When those rear rows are folded flat, the 23.3-cubic-foot cargo area expands to a whopping 115.2 cubes. That’s a definite plus, offset slightly by a high floor. Elsewhere in the cabin are lots of places to put your road-trip wares, including an ample glovebox, seatback and door pockets, several cupholders and a deep storage well under the front center armrest.
Like other Buicks, the 2014 Enclave is fitted with an updated IntelliLink infotainment system featuring, in this case, a 6.5-inch touchscreen, new rear charge-only USB ports, Bluetooth connectivity, voice recognition, text-to-voice functionality and integrated smartphone-based apps such as Pandora and Stitcher. A Wi-Fi Connectivity Package is optional.
The navigation system on my test car rose to the challenge of getting me from a rather rural area of Kentucky to my hometown, about 60 miles north of Boston. Icons on the screen were intuitive and easy to understand, though they did require a bit of a heavy tap to actuate. The buttons around the screen (home, source, seek, back, navigation, etc.) are unusual in that they don’t depress when pushed. Instead, they’re activated by a light touch, leaving you without clear confirmation that the system has responded to your command. If the entire instrument panel had been designed that way, I would’ve probably gradually grown accustomed to it. Yet, with more traditional climate control buttons located directly below, the setup seemed a little odd.
With seating for up to 8 passengers, it’s reasonable to assume the 2014 Buick Enclave will serve the transportation needs of busy families, shuttling kids to school and practices, helping dad load up on supplies from Home Depot, or maybe chauffeuring mom and a few of her close friends to the lake for a girls-only weekend. Whatever the situation, safety is a primary concern.
Buick engineers evidently understand that, as the Enclave has essentially aced independent crash tests. As a result, the National Highway Traffic Safety Administration (NHTSA) has awarded Buick’s large crossover 5 (out of 5) stars overall, and the Insurance Institute for Highway Safety (IIHS) has bestowed the Enclave with its best-possible Good rating in all test categories (though it did stop short of naming the Enclave a Top Safety Pick).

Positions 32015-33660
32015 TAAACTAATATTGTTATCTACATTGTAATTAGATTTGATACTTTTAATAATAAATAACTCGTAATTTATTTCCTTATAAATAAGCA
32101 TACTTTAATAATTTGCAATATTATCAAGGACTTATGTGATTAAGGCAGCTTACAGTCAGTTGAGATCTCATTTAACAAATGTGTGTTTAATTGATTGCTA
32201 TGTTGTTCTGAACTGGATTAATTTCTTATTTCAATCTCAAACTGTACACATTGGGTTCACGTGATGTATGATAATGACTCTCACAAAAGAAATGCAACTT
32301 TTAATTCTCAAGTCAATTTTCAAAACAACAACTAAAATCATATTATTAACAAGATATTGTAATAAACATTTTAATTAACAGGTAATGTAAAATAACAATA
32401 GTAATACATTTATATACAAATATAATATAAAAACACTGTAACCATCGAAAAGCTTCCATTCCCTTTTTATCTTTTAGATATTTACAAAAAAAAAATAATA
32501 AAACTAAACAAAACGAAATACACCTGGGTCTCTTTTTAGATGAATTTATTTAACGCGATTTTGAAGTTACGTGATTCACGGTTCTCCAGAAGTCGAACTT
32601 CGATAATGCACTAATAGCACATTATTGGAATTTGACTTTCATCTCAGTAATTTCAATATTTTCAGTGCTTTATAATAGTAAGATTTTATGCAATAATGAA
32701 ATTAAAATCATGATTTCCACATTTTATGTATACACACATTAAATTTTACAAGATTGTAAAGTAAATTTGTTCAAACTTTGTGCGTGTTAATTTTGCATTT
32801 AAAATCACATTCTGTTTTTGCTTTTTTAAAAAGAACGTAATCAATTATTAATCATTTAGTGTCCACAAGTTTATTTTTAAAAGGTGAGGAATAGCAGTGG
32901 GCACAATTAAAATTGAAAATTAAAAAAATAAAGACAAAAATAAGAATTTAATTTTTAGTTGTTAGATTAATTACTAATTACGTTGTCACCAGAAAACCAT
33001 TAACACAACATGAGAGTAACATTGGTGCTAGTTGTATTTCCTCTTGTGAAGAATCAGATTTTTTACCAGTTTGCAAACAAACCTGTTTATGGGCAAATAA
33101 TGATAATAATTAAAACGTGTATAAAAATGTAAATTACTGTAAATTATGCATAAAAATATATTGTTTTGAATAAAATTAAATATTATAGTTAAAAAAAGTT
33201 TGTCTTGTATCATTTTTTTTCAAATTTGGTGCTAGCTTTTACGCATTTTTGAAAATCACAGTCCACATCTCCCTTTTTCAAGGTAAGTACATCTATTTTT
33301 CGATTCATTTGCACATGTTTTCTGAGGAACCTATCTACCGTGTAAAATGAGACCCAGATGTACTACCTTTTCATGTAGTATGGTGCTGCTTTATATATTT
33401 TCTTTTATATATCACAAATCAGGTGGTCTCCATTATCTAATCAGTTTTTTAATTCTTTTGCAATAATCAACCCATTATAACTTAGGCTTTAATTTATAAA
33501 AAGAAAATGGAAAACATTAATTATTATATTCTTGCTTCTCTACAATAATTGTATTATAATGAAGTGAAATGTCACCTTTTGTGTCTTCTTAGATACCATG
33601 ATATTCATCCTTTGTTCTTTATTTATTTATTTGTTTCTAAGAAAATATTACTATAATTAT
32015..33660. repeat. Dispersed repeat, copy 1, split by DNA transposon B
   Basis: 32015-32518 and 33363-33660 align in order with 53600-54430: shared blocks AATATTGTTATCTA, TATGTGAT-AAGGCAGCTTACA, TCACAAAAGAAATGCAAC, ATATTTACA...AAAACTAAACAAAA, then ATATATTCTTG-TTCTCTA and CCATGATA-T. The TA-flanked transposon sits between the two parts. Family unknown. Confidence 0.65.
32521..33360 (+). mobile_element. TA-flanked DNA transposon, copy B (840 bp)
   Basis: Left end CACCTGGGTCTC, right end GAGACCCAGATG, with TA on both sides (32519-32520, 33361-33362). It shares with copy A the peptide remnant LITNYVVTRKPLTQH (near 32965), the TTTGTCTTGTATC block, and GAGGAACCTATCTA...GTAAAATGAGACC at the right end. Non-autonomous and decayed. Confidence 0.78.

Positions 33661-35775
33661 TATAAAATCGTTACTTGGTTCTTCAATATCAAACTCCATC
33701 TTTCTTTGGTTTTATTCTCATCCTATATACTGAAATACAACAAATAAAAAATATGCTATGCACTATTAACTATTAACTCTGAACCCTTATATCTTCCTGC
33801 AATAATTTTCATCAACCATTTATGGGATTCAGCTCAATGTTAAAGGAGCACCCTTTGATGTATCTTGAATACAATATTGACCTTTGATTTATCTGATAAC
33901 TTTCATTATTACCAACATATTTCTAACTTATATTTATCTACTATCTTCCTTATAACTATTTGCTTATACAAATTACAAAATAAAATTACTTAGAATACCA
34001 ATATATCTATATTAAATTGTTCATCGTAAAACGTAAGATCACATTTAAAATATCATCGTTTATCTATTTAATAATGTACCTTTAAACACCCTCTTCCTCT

Credit for this impressive performance goes to the vehicle’s design and architecture, as well as components like 4-wheel antilock disc brakes, 7 airbags and electronic stability control. Other features, though not directly impacting crash-test results, also contribute to the safety effort and include a standard rear-view camera, rear parking sensors and OnStar telematics with emergency response services. Leather models go one step further by adding a blind-spot monitor with cross-traffic alert, while the Enclave Premium is equipped with new-for-2014 lane-departure warning and forward-collision alert systems.
If you watch or read the news with any regularity, there’s optimism to be found in a strong stock market and understandable pessimism related to reports of rising healthcare costs and stagnant wages. For car buyers, whether riding atop the Dow Jones wave or anxiously awaiting an overdue cost-of-living bump in their salary, value doesn’t change. We’re all interested in getting our money’s worth.
From that perspective, the 2014 Buick Enclave is a strong contender, if not a clear-cut winner. Though its nearly $40,000 base price is hardly chump change, that figure actually undercuts competitors from Acura, Infiniti and Lexus by thousands of dollars. On the other hand, those rivals offer superior fuel economy. Residual values for the 2014 Enclave were not available when this review was written, but looking at the numbers for 2013, all of these vehicles were in the same ballpark. For example, a base 2013 Lexus RX 350 AWD was estimated to hold 55 percent of its original value after 36 months, whereas a 2013 Buick Enclave Convenience AWD came in at 52 percent.
Equally important is how a vehicle will treat its owner over the long term. According to J.D. Power and Associates, the 2014 Enclave should deliver above-average dependability. Consumer Reports recommends the Enclave and suggests buyers will experience average reliability.
Thom Blackett is a lifelong car nut, owning cars ranging from Datsuns to Mustang GTs and, currently, a Ram 2500 plow truck. He has spent the past decade writing objective, thorough vehicle reviews and consumer-focused feature articles for Autobytel.com, Kelley Blue Book, The Boston Globe, Cars.com, and other leading websites and publications.